The G-test results are presented in Table 4. Statistically insignificant genetic differences were observed before applying the Bonferroni correction (α=0.05) in the following pair-wise comparisons: Kenya/Equatorial Guinea, Kenya/Angola, Qatar/Yemen and Iraq/Yemen. After applying the Bonferroni correction for potential type I errors (α=0.0001149), several other pair-wise comparisons were also proven statistically insignificant (Table 4). The Soliga tribe was found to be statistically different from all 29 populations it was compared with. This uniqueness persisted after applying the Bonferroni correction. Statistically insignificant P-values before Bonferroni correction are shown in bold italic whereas P-values that became insignificant post Bonferroni correction are shown in bold.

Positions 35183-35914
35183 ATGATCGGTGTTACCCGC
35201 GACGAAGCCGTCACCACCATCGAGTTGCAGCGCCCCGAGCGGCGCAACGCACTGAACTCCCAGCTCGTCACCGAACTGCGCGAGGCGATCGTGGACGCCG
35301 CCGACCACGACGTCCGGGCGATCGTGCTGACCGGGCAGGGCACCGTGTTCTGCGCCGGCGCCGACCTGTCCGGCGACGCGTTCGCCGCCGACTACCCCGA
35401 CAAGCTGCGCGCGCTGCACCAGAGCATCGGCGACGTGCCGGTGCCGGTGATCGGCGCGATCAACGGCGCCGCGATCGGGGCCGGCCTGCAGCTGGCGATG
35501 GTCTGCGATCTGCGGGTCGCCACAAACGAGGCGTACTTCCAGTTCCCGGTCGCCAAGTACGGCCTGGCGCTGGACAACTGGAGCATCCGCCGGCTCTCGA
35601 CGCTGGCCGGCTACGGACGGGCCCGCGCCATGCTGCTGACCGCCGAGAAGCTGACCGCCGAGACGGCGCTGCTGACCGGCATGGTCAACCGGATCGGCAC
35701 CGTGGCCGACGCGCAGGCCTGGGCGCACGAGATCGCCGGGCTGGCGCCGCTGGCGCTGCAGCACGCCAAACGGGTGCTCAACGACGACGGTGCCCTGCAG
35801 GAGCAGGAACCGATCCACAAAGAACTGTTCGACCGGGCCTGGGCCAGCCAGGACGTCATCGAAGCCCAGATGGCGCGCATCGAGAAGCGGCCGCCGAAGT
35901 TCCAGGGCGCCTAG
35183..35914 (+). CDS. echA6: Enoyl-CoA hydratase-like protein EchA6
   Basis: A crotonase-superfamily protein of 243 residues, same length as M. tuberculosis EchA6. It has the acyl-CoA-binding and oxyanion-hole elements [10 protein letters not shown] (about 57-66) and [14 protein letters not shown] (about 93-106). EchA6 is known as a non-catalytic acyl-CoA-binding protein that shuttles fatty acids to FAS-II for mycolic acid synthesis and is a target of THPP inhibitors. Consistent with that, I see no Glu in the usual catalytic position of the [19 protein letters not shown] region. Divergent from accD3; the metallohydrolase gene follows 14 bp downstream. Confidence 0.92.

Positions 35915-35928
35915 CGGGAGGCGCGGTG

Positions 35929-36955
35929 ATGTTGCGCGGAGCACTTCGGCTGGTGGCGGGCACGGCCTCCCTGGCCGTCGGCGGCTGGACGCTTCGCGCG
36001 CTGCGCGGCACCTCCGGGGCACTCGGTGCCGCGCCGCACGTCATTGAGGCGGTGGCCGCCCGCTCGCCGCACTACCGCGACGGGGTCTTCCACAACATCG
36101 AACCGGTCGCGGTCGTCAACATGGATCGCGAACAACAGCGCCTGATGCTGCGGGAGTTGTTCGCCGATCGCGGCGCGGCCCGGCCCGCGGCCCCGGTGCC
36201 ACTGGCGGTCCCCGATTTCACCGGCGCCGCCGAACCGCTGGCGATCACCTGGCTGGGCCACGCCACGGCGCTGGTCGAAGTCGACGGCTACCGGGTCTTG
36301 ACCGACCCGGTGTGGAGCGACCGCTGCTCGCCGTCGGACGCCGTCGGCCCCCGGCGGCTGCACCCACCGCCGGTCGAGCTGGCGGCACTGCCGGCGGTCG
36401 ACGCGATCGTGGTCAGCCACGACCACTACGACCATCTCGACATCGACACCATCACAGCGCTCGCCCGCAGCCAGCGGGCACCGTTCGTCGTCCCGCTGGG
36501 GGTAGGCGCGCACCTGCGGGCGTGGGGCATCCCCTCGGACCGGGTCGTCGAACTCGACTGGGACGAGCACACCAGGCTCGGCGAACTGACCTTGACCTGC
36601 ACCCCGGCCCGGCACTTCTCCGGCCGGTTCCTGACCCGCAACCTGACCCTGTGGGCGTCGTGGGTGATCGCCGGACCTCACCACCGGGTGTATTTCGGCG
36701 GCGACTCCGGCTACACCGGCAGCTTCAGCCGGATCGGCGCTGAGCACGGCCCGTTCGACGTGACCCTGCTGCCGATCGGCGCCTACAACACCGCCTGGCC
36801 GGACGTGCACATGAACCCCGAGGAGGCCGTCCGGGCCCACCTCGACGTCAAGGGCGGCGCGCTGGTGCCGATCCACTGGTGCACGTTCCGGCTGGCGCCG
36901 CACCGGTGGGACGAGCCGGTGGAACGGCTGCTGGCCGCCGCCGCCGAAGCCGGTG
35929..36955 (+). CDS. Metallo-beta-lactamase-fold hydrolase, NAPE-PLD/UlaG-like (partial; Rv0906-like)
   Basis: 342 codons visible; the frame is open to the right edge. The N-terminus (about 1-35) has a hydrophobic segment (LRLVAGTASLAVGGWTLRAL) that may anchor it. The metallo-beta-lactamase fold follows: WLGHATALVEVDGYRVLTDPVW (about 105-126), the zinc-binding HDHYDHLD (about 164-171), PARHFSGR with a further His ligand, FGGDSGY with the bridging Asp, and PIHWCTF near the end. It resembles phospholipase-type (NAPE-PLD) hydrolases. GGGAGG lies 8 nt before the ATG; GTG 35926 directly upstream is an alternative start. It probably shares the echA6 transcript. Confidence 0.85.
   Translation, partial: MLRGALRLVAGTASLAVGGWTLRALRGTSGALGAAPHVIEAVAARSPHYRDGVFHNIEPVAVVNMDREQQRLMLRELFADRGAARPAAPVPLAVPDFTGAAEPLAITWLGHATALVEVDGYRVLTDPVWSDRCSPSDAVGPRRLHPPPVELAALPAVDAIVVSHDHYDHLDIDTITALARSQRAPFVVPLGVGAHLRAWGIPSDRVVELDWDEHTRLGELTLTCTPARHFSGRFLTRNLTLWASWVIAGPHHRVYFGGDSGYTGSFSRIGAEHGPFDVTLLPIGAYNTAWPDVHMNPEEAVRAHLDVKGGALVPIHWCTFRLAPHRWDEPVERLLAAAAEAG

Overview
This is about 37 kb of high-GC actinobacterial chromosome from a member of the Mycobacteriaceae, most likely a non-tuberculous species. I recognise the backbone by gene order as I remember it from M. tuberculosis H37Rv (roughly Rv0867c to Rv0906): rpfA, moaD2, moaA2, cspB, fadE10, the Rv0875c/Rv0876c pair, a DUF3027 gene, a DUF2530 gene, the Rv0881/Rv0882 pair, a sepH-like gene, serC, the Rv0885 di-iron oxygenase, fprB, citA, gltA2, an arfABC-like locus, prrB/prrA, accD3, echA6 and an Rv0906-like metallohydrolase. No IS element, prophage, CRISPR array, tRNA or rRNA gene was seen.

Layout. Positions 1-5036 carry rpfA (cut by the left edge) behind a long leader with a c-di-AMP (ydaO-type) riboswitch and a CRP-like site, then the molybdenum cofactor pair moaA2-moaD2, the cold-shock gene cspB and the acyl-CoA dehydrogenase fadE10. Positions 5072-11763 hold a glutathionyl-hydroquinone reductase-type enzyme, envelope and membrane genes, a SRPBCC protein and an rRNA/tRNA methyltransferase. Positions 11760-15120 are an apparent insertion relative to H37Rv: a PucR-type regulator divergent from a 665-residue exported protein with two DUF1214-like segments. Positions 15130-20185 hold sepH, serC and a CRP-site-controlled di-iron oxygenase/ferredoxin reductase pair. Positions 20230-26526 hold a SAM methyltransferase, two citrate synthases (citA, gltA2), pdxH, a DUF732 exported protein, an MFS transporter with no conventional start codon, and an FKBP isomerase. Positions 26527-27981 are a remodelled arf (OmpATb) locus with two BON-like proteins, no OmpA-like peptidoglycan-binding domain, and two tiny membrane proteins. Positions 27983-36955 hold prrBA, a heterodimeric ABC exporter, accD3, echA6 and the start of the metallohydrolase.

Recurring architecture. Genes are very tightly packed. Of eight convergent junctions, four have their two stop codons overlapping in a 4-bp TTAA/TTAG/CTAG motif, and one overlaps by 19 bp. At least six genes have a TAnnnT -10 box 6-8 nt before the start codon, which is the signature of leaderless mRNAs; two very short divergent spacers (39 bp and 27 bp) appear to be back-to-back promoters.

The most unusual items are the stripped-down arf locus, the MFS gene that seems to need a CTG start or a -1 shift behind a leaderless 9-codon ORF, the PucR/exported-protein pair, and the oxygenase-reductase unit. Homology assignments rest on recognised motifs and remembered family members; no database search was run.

Admixture proportions were calculated for the Soligas using six parental groups, which were established based on geographic divisions and phylogenetic affiliations as assessed in the CA and NJ analyses: sub-Saharan Africa, Southwest Asia, South Central Asia, Northeast Asia, Southeast Asia and Australia. Their affinities to the Soliga's gene pool are presented in Table 5. The South Central Asian group exhibits a contribution of 70.5% to the Soligas. Noteworthy, the only other group to show an affinity to the Soliga genome is the aboriginal Australian parental group, sharing 29.5% of its genetic material. When the two Australian populations are used as hybrids (Table 6), South Central Asia is revealed as the major contributor to both the Australian aborigines and the declared Australian aborigines (58.4 and 69.1%, respectively). Interestingly, Southwest Asia and sub-Saharan Africa are the second (23.9%) and third (13.4%) major contributors, respectively, whereas Northeast Asia makes no contributions to either population, while Southeast Asia shares only 4.5% of its genetic material with the Australian aborigines and contributes nothing to the declared Australian aborigines (Table 6).